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    Propane Powers Pest Control in Grain Storage Structures


     Propane Powers Pest Control in Grain Storage Structures 


    Washington, D.C. (April 9, 2007) – New research funded by the Propane Education & Research Council could provide farmers with a non-chemical, environmentally friendly method for eliminating pests from farm storage structures like grain bins and silos. Tests by Purdue University, a leader in insect control research, will determine the effectiveness of propane heat for killing grain insects like the maize weevil and red flour beetle that damage stored grain. The tests will also evaluate the heat’s ability to remove mold prior to long-term storage.

    “Propane-fueled pest remediation holds great potential for the ag industry and the propane industry,” said PERC Director of Agriculture Programs Mark Leitman. “Farmers will have an environmentally friendly method of insect control in grain bins and other storage areas. For the propane industry, this could equate to sales of nearly 9 million gallons of propane per year to protect the billions of bushels of grain produced throughout the country.”

    TEMP-AIR, America’s largest supplier of temporary heating and cooling equipment, designed and introduced the MHT-1500 mobile heat treatment unit that will be tested during the thermal remediation research project. The research team, led by Dr. Dirk Maier of the Purdue agricultural & biological engineering department, developed tests to measure how effective the heat treatments are and the necessary exposure time for killing the entire life cycle of the insects. Current testing includes pilot trials in bins at the Post-Harvest Education and Research Center near West Lafayette, IN.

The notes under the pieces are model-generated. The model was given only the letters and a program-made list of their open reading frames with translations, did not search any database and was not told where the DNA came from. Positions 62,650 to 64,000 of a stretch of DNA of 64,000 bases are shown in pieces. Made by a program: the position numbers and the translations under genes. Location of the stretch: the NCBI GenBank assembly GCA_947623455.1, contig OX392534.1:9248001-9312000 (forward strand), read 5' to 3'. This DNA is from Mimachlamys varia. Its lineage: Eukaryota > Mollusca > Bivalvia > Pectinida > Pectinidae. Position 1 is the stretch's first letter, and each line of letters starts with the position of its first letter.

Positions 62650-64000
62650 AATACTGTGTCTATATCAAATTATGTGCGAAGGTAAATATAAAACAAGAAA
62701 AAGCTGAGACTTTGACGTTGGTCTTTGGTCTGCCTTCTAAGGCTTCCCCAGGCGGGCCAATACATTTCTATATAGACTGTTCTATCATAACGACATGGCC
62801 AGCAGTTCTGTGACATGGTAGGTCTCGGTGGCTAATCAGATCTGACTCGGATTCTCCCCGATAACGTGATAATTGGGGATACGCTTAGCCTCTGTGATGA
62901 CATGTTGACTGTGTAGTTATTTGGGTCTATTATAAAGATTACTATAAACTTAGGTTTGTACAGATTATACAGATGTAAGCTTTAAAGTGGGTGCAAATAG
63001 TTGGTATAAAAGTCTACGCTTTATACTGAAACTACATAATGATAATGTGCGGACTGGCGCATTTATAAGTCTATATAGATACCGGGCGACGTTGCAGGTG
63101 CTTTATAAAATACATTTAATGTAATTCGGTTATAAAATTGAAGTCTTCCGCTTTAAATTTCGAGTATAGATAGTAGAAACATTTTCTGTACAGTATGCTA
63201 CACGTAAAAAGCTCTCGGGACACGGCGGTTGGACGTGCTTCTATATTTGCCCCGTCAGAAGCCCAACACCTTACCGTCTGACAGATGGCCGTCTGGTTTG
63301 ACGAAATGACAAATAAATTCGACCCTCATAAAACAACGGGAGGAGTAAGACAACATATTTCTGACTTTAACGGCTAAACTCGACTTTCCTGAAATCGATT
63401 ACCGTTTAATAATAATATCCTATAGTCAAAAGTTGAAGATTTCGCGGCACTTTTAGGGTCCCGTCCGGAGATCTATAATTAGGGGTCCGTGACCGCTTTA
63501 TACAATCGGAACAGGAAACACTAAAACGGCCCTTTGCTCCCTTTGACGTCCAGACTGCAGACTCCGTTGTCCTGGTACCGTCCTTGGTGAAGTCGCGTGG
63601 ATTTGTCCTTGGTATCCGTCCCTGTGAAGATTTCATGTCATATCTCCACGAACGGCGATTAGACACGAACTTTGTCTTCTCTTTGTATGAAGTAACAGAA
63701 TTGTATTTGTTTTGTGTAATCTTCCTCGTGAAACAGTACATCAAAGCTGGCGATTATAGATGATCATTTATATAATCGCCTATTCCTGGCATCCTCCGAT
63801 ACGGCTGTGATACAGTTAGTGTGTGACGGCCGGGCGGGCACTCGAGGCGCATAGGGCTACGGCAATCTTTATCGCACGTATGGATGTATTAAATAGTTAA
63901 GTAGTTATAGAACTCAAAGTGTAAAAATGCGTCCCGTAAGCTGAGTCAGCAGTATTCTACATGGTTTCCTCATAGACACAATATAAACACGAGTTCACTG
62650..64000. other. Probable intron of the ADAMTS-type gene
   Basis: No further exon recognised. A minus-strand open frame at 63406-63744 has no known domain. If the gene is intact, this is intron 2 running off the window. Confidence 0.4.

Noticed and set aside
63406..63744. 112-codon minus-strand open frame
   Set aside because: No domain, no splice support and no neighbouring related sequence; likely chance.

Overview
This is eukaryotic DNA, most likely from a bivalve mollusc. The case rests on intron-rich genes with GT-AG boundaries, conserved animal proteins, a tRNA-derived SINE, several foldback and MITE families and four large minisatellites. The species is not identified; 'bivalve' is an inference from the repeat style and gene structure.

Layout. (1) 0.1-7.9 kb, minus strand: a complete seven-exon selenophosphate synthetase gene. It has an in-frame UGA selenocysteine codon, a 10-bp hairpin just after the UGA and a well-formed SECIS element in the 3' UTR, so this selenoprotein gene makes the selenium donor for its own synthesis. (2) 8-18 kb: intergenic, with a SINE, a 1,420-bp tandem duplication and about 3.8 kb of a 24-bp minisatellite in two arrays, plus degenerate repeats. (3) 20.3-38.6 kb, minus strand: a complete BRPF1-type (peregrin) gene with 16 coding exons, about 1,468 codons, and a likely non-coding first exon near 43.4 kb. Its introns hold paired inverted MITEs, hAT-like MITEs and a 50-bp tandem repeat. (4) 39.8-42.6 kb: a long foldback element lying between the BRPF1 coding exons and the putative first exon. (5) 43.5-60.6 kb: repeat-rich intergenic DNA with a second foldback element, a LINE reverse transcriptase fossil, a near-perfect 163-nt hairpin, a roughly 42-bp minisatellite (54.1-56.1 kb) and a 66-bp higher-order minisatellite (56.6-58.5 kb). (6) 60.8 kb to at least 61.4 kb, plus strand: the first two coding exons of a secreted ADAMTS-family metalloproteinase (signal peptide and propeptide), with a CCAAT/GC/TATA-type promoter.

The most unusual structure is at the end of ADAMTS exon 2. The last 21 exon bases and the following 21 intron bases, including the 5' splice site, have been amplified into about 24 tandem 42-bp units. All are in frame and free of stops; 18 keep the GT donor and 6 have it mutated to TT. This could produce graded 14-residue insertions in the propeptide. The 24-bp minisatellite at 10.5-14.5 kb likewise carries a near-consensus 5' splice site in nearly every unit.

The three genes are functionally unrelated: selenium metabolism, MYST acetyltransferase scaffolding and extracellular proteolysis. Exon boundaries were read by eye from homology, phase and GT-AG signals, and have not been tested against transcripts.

TEMP-AIR’s thermal remediation process involves heating an empty grain structure to 120 or 140 degrees Fahrenheit for approximately eight hours. Prolonged exposure to this heat kills the entire life cycle of the insects, without damaging the structure itself. The 1.5 million Btu per hour heater will burn 15 gallons of propane per hour.

    “TEMP-AIR has provided successful thermal remediation for food processing facilities since 1999,” said Bruce Lindsay, director of business development at TEMP-AIR. “Expanding into grain storage will allow our company to eradicate insects and improve food safety from the grain bin to the processing plant.”

    The insect control experiment continues until September 2007 and tests the extent to which propane heat treatments prevented insects from infesting the structure and damaging the stored grain. Field demonstrations will be held during 2007.

    A TEMP-AIR mobile heat unit will be on display at the annual National Propane Gas Association Southeastern Convention, April 15-17, in Atlanta, GA. Visit PERC at booth 606 for more information.

    “This new research project is another for way for PERC to meet its goal of bringing efficient and innovative uses of propane to the agriculture industry,” said Leitman. “We’re excited about the potential this technology holds for farmers and propane marketers.”

    PERC’s vision in agriculture is that, by 2010, the agricultural industry will recognize propane as a preferred energy source offering exceptional value. This value is achieved through a unique combination of product benefits, including cost-effectiveness, efficiency and productivity, reliability, portability, and environmental friendliness.

    For more information on PERC and its programs to promote the safe and efficient use of propane in agriculture, call (202) 452-8975 or visit www.agpropane.com.